Environmental citizenship, gender, and the emergence of a new conservation politics
Fischer, Harry W.; Chhatre, Ashwini
Vibrant protests against restrictions imposed by the Dhauladhar Wildlife Sanctuary (DWLS) in Himachal Pradesh, India have galvanized area residents to protect local forests. In this paper, we examine how local opposition has become entangled with environmental values and practice, culminating in the decision of a women's group to embark on a local management system for forests inside the sanctuary. We use this case to highlight two key themes that will likely transform the practice of conservation in the coming years. First, greater enfranchisement of marginal groups, especially women, within democratic politics will activate new channels to agitate against restrictive conservation regimes and, in some instances, may engender space to envision more democratic forms of resource management. Second, the increasing valence of environmental values within society is generating new forms of environmental awareness among resource users. Together, these two factors will give rise to a new conservation politics through the production and performance of environmental citizenship. In the case of OWLS, political action against restrictive conservation has harnessed local agency toward a collective decision to protect and manage forest resources. (C) 2013 Elsevier Ltd. All rights reserved.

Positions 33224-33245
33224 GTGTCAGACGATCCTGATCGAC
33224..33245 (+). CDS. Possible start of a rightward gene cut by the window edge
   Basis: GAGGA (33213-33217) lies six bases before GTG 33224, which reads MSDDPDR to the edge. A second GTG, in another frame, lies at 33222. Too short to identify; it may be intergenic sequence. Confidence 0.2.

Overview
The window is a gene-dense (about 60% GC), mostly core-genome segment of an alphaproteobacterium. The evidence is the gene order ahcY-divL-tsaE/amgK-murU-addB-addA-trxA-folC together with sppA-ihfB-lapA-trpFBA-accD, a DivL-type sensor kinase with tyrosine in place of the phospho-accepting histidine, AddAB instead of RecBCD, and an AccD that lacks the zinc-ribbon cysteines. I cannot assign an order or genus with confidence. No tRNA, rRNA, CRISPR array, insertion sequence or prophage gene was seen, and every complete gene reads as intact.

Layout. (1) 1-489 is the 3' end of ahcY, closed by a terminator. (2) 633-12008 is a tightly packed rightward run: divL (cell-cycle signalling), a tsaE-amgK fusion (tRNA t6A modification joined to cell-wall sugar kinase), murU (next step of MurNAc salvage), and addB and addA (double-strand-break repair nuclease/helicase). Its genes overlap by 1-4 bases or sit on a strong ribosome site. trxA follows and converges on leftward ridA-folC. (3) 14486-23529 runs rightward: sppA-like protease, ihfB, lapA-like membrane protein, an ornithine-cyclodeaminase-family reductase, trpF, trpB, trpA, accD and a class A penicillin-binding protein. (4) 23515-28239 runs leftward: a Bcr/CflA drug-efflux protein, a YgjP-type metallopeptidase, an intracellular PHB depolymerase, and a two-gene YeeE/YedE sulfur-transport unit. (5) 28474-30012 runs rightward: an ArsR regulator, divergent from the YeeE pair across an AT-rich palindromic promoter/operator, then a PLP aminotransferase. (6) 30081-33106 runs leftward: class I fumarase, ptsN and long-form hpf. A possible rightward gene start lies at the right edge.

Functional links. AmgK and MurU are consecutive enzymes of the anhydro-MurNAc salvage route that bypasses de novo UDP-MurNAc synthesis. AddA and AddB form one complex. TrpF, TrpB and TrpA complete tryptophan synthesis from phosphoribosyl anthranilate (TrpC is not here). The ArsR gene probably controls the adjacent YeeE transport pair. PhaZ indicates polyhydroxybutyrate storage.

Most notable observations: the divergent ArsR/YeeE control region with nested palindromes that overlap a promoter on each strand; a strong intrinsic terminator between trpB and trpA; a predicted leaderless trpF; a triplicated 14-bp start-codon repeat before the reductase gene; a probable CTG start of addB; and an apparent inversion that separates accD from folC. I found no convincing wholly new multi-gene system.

Protected areas; Citizenship; Gender; Conservation politics; Environmental values; Common pool resource management; Feminist environmentalism; Feminist political ecology
2013, Volume: 50, pages: 10-19
UKÄ Subject classification
Political Science (excluding Public Administration Studies and Globalization Studies)
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